Cynthia Baker writes: My sabbatical began in June 2006 with a five week NEH Institute in Venice, Italy devoted to exploring “Venice, the Jews, and Italian Culture.” I spent five wonderful weeks in the ancient Ghetto of Venice learning and teaching with about two dozen colleagues from around the world – including scholars of history and literature, theatre and Jewish studies; essayists, poets, actors, playwrights, novelists, and more. My own writing project during the Institute was a play based on the character Jessica, daughter of Shylock, from Shakespeare’s Merchant of Venice. The title character is a converso – a Jew converted to Christianity in a time and place when the Inquisition and other powerful institutions made such an identity extremely precarious. Two scenes from the play were given a public dramatic reading at a conference at the end of the Institute. It’s still a work in process – stay tuned! I presented two papers at the AAR/SBL Annual Meeting in Washington DC in November and another at the Association for Jewish Studies Conference in San Diego in December. The latter has just come out as an article entitled “The Queen, the Apostate, and the Women Between: (Dis)placement of Women in Tosefta Sukkah” in the inaugural volume of an international series devoted to feminist commentary on the Talmud. In March I set off on a seven-week research trip throughout the Mediterranean, funded, in large part, through an SCU Presidential research grant and an SCU curriculum development stipend. My travels took me from Maimonides synagogue in Cordoba, Spain, through the ruins of one of the earliest (c. first century CE) synagogues unearthed in Ostia, the ancient port of Rome, to another, equally early synagogue discovered on the ancient Greek sanctuary island of Delos, to the magnificent and well-preserved ancient synagogue at Sardis in present-day Turkey. Along the way I examined countless other ancient ruins, small finds, mosaics, and inscriptions that I had studied since my early years as a baby scholar, and now had the thrill of encountering in person. The remainder of my time was devoted to family, fun, and writing. My writing projects included two encyclopedia entries for the newly published Encyclopedia of Sex and Gender (Macmillan, 2007): one on “Hair,” the other on “Veiling.” The great bulk of my writing time was devoted to a long-standing book project entitled Rabbis, Jews, and Others, which I hope to complete soon and two new book projects: The Wisdom of Apostasy and A Consuming Passion; the former is a collection of essays on the talmudic stories about Elisha ben Abuya (the great rabbinic “apostate’) while the latter is a collection of essays on environmental ethics and spirituality.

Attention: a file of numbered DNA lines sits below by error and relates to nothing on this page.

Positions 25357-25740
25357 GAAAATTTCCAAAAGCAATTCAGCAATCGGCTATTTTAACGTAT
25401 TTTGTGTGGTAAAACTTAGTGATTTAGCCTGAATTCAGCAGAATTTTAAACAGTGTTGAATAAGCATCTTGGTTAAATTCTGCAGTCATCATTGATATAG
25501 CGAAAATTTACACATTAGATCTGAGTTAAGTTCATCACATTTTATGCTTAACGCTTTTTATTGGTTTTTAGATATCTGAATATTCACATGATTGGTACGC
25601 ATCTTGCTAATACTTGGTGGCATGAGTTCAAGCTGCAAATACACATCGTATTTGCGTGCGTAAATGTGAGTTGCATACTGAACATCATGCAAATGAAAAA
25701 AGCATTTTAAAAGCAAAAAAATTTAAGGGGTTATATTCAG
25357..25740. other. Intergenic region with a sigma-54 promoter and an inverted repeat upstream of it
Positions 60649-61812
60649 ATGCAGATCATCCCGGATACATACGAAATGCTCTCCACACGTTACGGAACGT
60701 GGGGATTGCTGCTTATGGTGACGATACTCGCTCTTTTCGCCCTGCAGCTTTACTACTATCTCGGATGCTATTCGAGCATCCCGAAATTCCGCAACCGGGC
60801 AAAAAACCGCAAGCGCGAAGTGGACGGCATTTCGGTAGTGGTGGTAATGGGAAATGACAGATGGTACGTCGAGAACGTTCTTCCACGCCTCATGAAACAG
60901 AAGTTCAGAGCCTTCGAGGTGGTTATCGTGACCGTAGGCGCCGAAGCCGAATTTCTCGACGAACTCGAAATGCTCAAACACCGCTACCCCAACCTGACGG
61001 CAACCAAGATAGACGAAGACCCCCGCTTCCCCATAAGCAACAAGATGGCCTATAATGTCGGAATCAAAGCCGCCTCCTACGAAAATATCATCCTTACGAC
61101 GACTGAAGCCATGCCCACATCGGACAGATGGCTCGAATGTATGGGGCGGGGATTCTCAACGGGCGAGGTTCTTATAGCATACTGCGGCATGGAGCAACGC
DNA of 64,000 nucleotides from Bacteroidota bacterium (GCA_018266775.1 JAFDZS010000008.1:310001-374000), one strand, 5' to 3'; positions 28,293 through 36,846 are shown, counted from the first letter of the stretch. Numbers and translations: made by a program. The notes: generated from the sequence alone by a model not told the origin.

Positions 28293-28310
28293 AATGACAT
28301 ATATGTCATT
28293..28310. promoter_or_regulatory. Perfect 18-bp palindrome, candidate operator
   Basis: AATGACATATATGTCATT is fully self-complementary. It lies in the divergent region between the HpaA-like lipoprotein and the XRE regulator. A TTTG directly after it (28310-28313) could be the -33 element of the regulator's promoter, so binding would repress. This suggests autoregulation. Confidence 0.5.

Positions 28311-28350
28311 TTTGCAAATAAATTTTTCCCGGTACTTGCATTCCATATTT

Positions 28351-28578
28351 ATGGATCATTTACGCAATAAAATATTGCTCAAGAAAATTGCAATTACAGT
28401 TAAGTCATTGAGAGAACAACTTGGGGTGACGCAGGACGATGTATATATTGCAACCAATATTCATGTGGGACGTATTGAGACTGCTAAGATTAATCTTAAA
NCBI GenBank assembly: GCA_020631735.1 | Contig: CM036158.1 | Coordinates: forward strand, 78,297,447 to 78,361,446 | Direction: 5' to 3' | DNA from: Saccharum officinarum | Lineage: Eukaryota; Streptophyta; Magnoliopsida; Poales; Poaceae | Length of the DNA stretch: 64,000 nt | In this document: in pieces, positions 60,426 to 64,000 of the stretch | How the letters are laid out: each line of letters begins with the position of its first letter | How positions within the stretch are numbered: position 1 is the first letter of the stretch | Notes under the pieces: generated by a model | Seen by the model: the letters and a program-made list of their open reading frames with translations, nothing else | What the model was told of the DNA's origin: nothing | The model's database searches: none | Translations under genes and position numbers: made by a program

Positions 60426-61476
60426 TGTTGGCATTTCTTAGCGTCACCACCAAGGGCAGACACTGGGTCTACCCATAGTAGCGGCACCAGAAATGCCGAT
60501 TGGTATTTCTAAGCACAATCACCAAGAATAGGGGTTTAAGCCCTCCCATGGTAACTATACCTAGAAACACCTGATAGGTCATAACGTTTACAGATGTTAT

Tom Beaudoin has a chapter entitled “Popular Culture Scholarship as a Spiritual Exercise: Thinking Ethically With(out) Christianity,” in Between Sacred and Profane: Researching Religion and Popular Culture, ed. Gordon Lynch (IB Tauris, 2007), which will be published in time for AAR. He is working on another chapter entitled “The Fandoms of the Scholars: The Ethical Placement of the Researcher of Religion and Culture,” for Religion and the Sacred in a Media Age, ed. Christopher Deacy (Ashgate, 2008), to be published next fall. He is finishing up his next book, Witness to Dispossession: The Vocation of a Postmodern Theologian (Orbis, 2008), to be published next fall. He is co-directing and co-editing a research project with Kathleen Cahalan of St John’s University, on Catholic practical theology. Funded in part by Lilly, this project will bring scholars together for the next two years to compose a book on the topic. He is directing and editing a project with Liturgical Press on theology and contemporary music, which will gather Catholic theologians who are also practicing rock musicians for academic and musical work together.